Sudden swollen hands, or edema, can be the result of a variety of factors, reports Healthgrades. While gradual hand swelling may be a sign of an inflammatory condition, sudden swelling may be a result of injury, infection or side effects to medication.
Hands can swell suddenly as a reaction to obvious and serious trauma and injury, including broken bones, wounds and severe bruises. Infected wounds can also cause swelling around the affected area, explains Healthgrades. Sudden swelling can also occur following less superficially obvious injuries, such as muscle pulls or tearing of tissue in the hand.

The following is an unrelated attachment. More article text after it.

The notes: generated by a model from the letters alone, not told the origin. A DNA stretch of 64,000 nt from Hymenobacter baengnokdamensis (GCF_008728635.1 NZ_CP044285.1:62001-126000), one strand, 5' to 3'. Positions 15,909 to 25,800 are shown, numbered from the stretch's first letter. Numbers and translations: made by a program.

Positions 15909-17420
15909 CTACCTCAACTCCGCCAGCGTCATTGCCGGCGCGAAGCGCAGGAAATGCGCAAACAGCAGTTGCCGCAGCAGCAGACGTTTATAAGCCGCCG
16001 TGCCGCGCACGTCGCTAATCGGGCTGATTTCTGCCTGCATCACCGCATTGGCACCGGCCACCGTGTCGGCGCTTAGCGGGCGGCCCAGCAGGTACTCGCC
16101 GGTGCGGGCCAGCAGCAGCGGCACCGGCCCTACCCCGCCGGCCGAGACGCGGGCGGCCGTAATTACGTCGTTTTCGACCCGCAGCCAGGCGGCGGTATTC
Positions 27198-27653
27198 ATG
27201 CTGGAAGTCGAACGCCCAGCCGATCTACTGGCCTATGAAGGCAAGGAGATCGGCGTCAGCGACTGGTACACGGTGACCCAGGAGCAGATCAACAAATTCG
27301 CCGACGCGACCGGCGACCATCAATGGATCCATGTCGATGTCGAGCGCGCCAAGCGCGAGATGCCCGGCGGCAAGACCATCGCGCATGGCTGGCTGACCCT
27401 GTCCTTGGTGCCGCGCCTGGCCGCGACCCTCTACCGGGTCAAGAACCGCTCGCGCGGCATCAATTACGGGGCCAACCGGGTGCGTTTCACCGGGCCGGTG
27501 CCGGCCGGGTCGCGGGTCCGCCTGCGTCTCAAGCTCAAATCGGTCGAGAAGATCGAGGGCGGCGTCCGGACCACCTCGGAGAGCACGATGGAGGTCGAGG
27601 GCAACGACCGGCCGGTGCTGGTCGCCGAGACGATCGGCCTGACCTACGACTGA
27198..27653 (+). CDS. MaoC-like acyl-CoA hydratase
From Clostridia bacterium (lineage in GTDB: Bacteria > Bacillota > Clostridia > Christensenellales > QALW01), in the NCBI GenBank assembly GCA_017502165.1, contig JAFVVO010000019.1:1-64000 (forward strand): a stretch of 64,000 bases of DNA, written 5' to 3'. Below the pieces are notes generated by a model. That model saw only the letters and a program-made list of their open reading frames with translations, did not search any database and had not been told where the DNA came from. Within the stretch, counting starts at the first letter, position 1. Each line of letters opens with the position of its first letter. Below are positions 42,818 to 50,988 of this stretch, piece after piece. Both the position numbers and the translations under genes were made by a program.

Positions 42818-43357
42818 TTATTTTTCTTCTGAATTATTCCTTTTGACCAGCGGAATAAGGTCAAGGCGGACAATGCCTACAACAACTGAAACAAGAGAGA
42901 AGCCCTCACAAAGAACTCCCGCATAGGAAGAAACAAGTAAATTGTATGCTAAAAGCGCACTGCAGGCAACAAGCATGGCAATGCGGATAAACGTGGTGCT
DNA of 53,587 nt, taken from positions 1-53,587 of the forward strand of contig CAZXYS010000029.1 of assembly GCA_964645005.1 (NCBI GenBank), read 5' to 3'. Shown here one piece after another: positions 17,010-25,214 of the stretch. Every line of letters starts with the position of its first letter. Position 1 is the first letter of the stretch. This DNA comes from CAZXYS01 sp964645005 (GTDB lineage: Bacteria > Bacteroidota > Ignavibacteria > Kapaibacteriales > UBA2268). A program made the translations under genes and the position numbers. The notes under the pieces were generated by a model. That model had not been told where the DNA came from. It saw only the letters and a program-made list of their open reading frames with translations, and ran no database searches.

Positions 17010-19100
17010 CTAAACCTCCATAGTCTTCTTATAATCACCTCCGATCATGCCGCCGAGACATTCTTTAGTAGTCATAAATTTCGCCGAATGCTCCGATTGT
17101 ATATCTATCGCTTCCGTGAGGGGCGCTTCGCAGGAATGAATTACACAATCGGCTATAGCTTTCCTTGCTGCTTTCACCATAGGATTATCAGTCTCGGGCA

Hand swelling can also be the result of conditions unrelated to injury, notes the American Academy of Orthopaedic Surgeons. Ganglion cysts are non-cancerous, fluid-filled masses that grow out of joints. These cysts can appear in multiple joints of the wrist and hand, and they can quickly appear or disappear. In pregnant women, pre-eclampsia, a condition caused by high blood pressure and high levels of urinary protein, can cause rapid hand swelling, according to WebMD. If this is the case, head and body pain, as well as nausea, may accompany swollen hands.
Hand swelling is a common side effect of several types of medication. Steroids, anti-depressants, diabetes medications, blood pressure medications and hormones can cause rapid hand swelling, explains Healthgrades.